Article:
Also in the "not-news" category: there is a safe harbor component to the breach notification requirement.  Namely, any cases where ePHI (electronic protected health information) is lost but encrypted don't apply to the notification requirement.

There is a caveat, however.  Nowhere is it specified what type of encryption one should be using.  Instead, readers of the guidelines will notice that they're referred to NIST publications regarding encryption.

On the functional equivalent of a safe harbor:

This guidance is intended to describe the technologies and methodologies that can be used to render PHI unusable, unreadable, or indecipherable to unauthorized individuals. While covered entities and business associates are not required to follow the guidance, the specified technologies and methodologies, if used, create the functional equivalent of a safe harbor, and thus, result in covered entities and business associates not being required to provide the notification otherwise required by section 13402 in the event of a breach. [19008  Federal Register / Vol. 74, No. 79 / Monday, April 27, 2009 / Rules and Regulations, my emphasis]

On encryption software and NIST:

(i) Valid encryption processes for data at rest are consistent with NIST Special Publication 800–111, Guide to Storage Encryption Technologies for End User Devices.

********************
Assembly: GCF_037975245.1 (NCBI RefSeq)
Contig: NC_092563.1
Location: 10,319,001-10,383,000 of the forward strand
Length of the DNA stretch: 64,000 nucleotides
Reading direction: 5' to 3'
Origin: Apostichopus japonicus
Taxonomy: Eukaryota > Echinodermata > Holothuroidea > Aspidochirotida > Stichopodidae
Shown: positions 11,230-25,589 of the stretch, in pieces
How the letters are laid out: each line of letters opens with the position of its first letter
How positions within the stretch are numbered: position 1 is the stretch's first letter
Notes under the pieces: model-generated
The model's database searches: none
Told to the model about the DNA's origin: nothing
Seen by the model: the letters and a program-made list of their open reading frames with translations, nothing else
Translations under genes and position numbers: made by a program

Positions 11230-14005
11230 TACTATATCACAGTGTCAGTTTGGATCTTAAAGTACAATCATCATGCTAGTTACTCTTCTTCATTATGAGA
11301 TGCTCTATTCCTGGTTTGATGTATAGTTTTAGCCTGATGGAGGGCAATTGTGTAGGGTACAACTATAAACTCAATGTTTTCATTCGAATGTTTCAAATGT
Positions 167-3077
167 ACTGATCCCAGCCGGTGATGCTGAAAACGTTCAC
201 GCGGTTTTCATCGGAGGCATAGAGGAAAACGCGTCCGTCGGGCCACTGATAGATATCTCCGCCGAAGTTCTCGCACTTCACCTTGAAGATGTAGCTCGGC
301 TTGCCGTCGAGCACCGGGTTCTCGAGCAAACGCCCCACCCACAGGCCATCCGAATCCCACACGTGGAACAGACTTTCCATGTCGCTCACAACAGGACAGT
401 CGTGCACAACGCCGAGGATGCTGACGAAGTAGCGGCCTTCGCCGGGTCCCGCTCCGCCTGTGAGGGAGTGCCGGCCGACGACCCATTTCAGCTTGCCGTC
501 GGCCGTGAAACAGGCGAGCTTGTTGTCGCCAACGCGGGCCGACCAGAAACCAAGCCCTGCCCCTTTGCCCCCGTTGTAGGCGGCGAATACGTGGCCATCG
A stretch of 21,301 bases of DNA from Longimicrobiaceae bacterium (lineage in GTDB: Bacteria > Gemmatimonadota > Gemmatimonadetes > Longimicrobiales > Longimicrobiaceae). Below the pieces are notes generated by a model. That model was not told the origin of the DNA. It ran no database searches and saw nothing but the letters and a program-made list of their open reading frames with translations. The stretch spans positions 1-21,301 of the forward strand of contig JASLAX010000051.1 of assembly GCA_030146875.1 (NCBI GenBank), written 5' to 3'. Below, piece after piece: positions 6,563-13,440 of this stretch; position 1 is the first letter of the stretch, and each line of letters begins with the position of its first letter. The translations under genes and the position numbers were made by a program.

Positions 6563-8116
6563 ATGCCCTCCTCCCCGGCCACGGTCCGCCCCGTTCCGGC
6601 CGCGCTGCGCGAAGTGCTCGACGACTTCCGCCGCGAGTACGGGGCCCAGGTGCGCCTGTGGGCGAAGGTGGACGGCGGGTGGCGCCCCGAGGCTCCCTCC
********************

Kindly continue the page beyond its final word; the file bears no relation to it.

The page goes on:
(ii) Valid encryption processes for data in motion are those which comply, as appropriate, with NIST Special Publications 800–52, Guidelines for the Selection and Use of Transport Layer Security (TLS) Implementations; 800–77, Guide to IPsec VPNs; or 800–113, Guide to SSL VPNs, or others which are Federal Information Processing Standards (FIPS) 140–2 validated. [42742  Federal Register / Vol. 74, No. 162 / Monday, August 24, 2009 / Rules and Regulations]

NIST rules out any encryption that wasn't tested by them, so if you're using something that was contracted out to be built for you, but never validated by NIST, you're not getting safe harbor from the HITECH breach notification requirements.  Likewise if you're using encryption software that is outdated, like those found in Windows Word 2003 or earlier, as mentioned by El Emam et al.

It's not just a matter of using encryption.  You've got to use the right encryption: FIPS 140-2 validated encryption.

You've Got to Wonder...

Reading the above, you've got to wonder if there are HIPAA-covered entities out there that are essentially breaking the law because they don't know better.


Related Articles and Sites:
http://www.jmir.org/2011/1/e18/#ref51

 
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About sang_lee

Sang Lee is a Senior Account Manager and Security Analyst with AlertBoot, Inc., the leading provider of managed endpoint security services, based in Las Vegas, NV. Mr. Lee helps with the deployment and ongoing support of the AlertBoot disk encryption managed service. Prior to working at AlertBoot, Mr. Lee served in the South Korean Navy. He holds both a B.S. and an M.S. from Tufts University in Medford, Massachusetts, U.S.A.